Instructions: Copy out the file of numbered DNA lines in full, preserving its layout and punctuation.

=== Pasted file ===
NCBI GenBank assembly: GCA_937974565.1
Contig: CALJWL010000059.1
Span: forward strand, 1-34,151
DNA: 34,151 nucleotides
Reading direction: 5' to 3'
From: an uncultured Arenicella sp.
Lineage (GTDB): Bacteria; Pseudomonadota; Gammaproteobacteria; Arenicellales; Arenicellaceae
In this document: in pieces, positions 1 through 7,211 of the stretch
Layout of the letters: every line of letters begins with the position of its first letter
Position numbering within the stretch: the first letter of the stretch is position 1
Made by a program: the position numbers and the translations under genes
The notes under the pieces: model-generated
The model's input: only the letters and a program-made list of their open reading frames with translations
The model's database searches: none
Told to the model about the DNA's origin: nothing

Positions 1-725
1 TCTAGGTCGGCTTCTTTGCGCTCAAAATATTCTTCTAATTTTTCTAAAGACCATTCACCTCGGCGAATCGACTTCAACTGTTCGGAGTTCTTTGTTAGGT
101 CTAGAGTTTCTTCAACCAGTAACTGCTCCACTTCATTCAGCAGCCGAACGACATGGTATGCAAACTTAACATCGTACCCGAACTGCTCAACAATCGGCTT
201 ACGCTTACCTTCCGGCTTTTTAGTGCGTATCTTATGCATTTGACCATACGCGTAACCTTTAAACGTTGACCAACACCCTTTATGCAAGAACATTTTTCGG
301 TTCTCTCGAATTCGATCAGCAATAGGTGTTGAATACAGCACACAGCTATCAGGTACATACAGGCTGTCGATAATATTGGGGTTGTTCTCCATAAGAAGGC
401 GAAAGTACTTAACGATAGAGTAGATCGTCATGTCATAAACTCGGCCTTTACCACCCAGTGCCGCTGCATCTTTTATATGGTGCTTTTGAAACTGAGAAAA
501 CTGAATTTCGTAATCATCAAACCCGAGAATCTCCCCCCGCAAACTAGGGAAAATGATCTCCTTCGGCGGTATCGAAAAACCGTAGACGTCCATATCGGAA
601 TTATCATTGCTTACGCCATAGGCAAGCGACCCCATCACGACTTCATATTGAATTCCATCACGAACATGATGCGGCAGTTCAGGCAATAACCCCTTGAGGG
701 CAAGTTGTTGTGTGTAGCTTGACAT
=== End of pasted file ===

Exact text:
NCBI GenBank assembly: GCA_937974565.1
Contig: CALJWL010000059.1
Span: forward strand, 1-34,151
DNA: 34,151 nucleotides
Reading direction: 5' to 3'
From: an uncultured Arenicella sp.
Lineage (GTDB): Bacteria; Pseudomonadota; Gammaproteobacteria; Arenicellales; Arenicellaceae
In this document: in pieces, positions 1 through 7,211 of the stretch
Layout of the letters: every line of letters begins with the position of its first letter
Position numbering within the stretch: the first letter of the stretch is position 1
Made by a program: the position numbers and the translations under genes
The notes under the pieces: model-generated
The model's input: only the letters and a program-made list of their open reading frames with translations
The model's database searches: none
Told to the model about the DNA's origin: nothing

Positions 1-725
1 TCTAGGTCGGCTTCTTTGCGCTCAAAATATTCTTCTAATTTTTCTAAAGACCATTCACCTCGGCGAATCGACTTCAACTGTTCGGAGTTCTTTGTTAGGT
101 CTAGAGTTTCTTCAACCAGTAACTGCTCCACTTCATTCAGCAGCCGAACGACATGGTATGCAAACTTAACATCGTACCCGAACTGCTCAACAATCGGCTT
201 ACGCTTACCTTCCGGCTTTTTAGTGCGTATCTTATGCATTTGACCATACGCGTAACCTTTAAACGTTGACCAACACCCTTTATGCAAGAACATTTTTCGG
301 TTCTCTCGAATTCGATCAGCAATAGGTGTTGAATACAGCACACAGCTATCAGGTACATACAGGCTGTCGATAATATTGGGGTTGTTCTCCATAAGAAGGC
401 GAAAGTACTTAACGATAGAGTAGATCGTCATGTCATAAACTCGGCCTTTACCACCCAGTGCCGCTGCATCTTTTATATGGTGCTTTTGAAACTGAGAAAA
501 CTGAATTTCGTAATCATCAAACCCGAGAATCTCCCCCCGCAAACTAGGGAAAATGATCTCCTTCGGCGGTATCGAAAAACCGTAGACGTCCATATCGGAA
601 TTATCATTGCTTACGCCATAGGCAAGCGACCCCATCACGACTTCATATTGAATTCCATCACGAACATGATGCGGCAGTTCAGGCAATAACCCCTTGAGGG
701 CAAGTTGTTGTGTGTAGCTTGACAT